Anytime I sit down to do something there’s definitely some part of me that’s… not that I have a great head for exactly what a budget will be… and not that that matters, ultimately… but I do think differently about something that’d cost $20 to produce than about something that’d cost $20 million. And that’s true at every level in between. To some degree I do have that in mind, because it affects everything about how the production is done, and that affects everything about what’s on the screen, and how it feels. I think an integral part of the process of filmmaking is knowing your tools. Is this a painting or a sculpture, oil paint or watercolor—that makes a difference. I think people don’t always recognize that.
I’m glad you brought that up, because shooting format is another subject I wanted to ask you about. It seems fair to say that format and technique were foregrounded in discussions about your first four movies—whether it was the use of 16mm in the first three, or the use of period-specific recording equipment for Computer Chess [a modified Sony AVC 3260]. I was wondering if you could talk about your experience shooting digitally on both Results and Support the Girls—what does that change about your work?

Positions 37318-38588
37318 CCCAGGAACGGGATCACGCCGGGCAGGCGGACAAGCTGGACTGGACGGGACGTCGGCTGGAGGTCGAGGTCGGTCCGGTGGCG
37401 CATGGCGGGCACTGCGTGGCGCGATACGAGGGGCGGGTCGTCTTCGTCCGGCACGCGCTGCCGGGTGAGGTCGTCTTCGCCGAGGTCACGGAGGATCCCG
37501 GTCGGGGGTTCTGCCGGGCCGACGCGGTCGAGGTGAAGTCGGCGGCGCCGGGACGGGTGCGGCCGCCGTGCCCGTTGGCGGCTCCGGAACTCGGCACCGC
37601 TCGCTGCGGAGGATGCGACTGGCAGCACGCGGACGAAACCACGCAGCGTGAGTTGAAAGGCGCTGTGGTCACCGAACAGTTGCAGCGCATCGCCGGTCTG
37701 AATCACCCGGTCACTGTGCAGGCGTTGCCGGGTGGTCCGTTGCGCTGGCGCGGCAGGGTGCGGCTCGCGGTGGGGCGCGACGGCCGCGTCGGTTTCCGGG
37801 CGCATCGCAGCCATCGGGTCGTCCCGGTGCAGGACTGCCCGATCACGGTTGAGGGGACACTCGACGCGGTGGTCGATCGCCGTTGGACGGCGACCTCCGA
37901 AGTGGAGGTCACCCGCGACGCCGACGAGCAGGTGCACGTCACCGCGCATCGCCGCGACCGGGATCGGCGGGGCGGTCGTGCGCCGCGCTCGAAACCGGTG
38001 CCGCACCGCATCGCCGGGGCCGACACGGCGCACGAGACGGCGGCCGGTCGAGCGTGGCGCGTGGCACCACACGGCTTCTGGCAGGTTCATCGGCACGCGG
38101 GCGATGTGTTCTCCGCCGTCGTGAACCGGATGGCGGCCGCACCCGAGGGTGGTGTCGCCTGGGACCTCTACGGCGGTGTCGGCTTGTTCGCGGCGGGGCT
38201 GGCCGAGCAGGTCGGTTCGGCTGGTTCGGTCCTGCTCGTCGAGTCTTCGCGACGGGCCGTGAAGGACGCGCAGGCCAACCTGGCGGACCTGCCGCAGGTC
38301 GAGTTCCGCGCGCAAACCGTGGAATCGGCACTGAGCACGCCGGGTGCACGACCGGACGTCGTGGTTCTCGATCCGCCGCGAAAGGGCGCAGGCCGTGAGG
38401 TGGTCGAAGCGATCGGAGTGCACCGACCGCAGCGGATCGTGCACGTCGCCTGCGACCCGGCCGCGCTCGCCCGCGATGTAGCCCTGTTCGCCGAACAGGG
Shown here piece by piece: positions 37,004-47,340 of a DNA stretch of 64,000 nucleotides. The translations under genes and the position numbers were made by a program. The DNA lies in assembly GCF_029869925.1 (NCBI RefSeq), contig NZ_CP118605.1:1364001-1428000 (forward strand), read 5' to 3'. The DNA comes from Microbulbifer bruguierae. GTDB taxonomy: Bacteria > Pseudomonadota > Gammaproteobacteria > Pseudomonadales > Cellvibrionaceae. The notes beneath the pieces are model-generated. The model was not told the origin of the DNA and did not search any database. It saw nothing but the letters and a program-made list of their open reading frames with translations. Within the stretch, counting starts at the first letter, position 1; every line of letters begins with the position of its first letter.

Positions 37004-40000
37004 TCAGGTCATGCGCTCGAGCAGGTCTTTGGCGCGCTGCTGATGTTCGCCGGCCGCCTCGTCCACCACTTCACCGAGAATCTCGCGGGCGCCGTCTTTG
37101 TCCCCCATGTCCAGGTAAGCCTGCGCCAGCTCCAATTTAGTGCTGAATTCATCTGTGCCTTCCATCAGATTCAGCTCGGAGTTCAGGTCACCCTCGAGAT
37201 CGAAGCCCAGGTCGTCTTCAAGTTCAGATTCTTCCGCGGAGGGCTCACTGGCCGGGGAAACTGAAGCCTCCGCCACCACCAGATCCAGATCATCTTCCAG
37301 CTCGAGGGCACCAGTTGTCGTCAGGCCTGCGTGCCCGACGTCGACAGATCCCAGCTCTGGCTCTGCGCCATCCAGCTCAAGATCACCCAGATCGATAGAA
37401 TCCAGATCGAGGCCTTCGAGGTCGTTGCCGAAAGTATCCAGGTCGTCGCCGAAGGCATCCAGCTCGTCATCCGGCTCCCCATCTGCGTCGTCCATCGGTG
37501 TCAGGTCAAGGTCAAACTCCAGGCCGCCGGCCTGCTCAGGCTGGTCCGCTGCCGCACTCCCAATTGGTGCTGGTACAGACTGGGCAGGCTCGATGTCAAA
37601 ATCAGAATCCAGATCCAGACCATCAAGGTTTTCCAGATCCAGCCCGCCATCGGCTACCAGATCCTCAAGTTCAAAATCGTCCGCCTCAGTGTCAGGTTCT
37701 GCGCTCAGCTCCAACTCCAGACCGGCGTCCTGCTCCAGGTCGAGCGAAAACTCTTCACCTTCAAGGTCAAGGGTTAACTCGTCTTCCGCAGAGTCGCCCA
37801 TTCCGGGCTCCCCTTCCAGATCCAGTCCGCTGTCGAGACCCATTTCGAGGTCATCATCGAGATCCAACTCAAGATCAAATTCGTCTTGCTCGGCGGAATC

It’s hard to articulate because it’s so many things. It’s a nexus of technology and aesthetics and culture, all of which is changing very rapidly. I love film and I may shoot something on film again, before… before I pass away?… I don’t know. I’d like to. But for me some of the heart went out of that when you could no longer exhibit on film. That changed that a lot for me. Because to me the difference between showing a DCP of something that was originated on film and showing a DCP of something that originated on a digital simulacrum of film… that difference is not nonexistent, but to me it’s not as important.